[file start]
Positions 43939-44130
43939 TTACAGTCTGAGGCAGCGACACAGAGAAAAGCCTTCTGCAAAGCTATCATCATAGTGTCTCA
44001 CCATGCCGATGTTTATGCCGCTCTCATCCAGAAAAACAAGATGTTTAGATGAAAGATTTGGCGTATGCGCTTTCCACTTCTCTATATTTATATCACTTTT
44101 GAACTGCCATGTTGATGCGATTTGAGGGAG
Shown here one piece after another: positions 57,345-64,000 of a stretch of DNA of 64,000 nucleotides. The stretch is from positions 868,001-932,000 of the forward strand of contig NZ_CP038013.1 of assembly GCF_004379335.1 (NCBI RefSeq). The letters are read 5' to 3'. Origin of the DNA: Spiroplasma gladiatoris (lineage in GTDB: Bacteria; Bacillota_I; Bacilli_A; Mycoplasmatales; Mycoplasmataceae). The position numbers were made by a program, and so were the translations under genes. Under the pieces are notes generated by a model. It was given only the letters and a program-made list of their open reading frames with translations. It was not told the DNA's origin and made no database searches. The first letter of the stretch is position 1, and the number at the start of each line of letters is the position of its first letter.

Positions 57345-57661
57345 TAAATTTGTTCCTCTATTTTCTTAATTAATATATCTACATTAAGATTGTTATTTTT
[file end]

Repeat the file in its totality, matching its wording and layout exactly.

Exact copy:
Positions 43939-44130
43939 TTACAGTCTGAGGCAGCGACACAGAGAAAAGCCTTCTGCAAAGCTATCATCATAGTGTCTCA
44001 CCATGCCGATGTTTATGCCGCTCTCATCCAGAAAAACAAGATGTTTAGATGAAAGATTTGGCGTATGCGCTTTCCACTTCTCTATATTTATATCACTTTT
44101 GAACTGCCATGTTGATGCGATTTGAGGGAG
Shown here one piece after another: positions 57,345-64,000 of a stretch of DNA of 64,000 nucleotides. The stretch is from positions 868,001-932,000 of the forward strand of contig NZ_CP038013.1 of assembly GCF_004379335.1 (NCBI RefSeq). The letters are read 5' to 3'. Origin of the DNA: Spiroplasma gladiatoris (lineage in GTDB: Bacteria; Bacillota_I; Bacilli_A; Mycoplasmatales; Mycoplasmataceae). The position numbers were made by a program, and so were the translations under genes. Under the pieces are notes generated by a model. It was given only the letters and a program-made list of their open reading frames with translations. It was not told the DNA's origin and made no database searches. The first letter of the stretch is position 1, and the number at the start of each line of letters is the position of its first letter.

Positions 57345-57661
57345 TAAATTTGTTCCTCTATTTTCTTAATTAATATATCTACATTAAGATTGTTATTTTT